Defining Customer Loyalty: Why RFM is not the right measure to establish customer loyalty

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Customer Loyalty is one of the terms one hears most abused in the boardrooms of retailers. Marketers would tell you that this particular campaign would drive customer loyalty, store managers would tell you that such and such customer is among their most loyal since he comes once every day, and IT managers will believe strewing a few points every now and then on a relaunched loyalty card program would drive loyalty.

Well, loyalty is rather trickier and harder to get.

First of all, what is loyalty? The kind of loyalty we’re discussing is specific brand loyalty. Oxford Dictionary defines this as “the tendency of some consumers to continue buying the same brand of goods rather than competing brands.” In short, customers keep coming to you when they have a choice to go elsewhere. Choice is the critical key word here. The other word to note is “tendency”. Tendencies are more intrinsic. They might be influenced in the short-term by short-term gains but, shorn of them again; they would rather go back to the track they had briefly drifted from.

Now, RFM technique measures three attributes of the customer, namely,

  • Recency, or how recently the customer has bought from the retailer
  • Frequency, or how frequently is he buying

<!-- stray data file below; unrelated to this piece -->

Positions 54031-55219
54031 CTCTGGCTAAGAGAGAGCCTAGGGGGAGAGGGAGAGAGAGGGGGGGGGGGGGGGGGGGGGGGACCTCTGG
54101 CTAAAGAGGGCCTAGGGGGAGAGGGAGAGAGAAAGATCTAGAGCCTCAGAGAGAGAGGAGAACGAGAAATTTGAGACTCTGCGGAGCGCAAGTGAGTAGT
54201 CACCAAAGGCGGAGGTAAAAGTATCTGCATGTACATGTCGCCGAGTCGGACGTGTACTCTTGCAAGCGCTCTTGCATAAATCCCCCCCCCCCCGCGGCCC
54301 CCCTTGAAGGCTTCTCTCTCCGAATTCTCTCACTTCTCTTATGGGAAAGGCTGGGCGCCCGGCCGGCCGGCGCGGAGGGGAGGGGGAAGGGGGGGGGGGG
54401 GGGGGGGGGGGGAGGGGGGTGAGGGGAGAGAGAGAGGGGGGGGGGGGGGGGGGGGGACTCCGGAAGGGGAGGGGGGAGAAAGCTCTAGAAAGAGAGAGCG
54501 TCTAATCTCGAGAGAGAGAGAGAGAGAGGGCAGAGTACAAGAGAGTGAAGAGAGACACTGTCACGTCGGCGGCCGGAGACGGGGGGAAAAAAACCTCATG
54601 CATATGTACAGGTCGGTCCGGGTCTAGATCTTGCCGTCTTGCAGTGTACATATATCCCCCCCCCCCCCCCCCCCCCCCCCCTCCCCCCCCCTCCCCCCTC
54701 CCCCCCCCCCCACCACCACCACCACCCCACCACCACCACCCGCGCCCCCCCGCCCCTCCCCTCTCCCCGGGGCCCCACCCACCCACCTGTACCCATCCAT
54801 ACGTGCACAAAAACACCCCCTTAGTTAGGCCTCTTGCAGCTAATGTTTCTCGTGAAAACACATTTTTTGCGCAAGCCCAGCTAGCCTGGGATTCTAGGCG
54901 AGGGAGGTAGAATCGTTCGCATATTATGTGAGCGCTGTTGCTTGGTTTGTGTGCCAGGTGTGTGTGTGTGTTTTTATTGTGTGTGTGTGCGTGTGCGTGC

• Monetary, or what was the total monetary value of these engagements so far

On first go, it seems that a customer with the highest ranking on these three attributes should be called a loyal customer. Intuitive, right?

Let us re-examine this on the two keywords we had noted in the definition above – tendency and choice.

Tendency. Well, RFM does measure the tendency. In fact, it measures it pretty well, looking at not only the most recent action of the customer but a lifetime of it.

Choice. Hmm, this is where it gets tricky. Are the customers who are coming most frequently and recently really making a choice or rather coming because they do not have a choice? In a previous article, I have highlighted the shortfall in the RFM technique that while it points out the most engaged customers it does not tell you why these customers are so. Asking these customers might fetch an answer like – well, it’s the nearest store – which has nothing to do with some intrinsic quality in the retailer which is driving the customer to engage with him and no one else. The proof of this “loyalty” would be tested when these customers have credible choices.

And this is the reason why Kirana stores are lobbying so hard against the advent of modern retail. They know that their most engaged customers are not loyal but choice-deficient, and will move once provide a choice.

And that is why I feel the celebration of some established retailers, crowning them as India’s favorite retailers, is a little premature. Except for a very few pockets, most Indian customers are still starved for genuine choices. The day that choice opens across the street, the favorites would change. My advice to these retailers would be to not self-congratulate themselves so early and prepare for the day when they would have to face some genuine competition. The strength of the customer loyalty would be known that day – as they say, “Picture toh abhi baaki hai, sodt.”

Driving customer loyalty means a continuous commitment to understand the target customers best and strive to be the best solution-providers there. And be rewarded for that by genuine loyalty.

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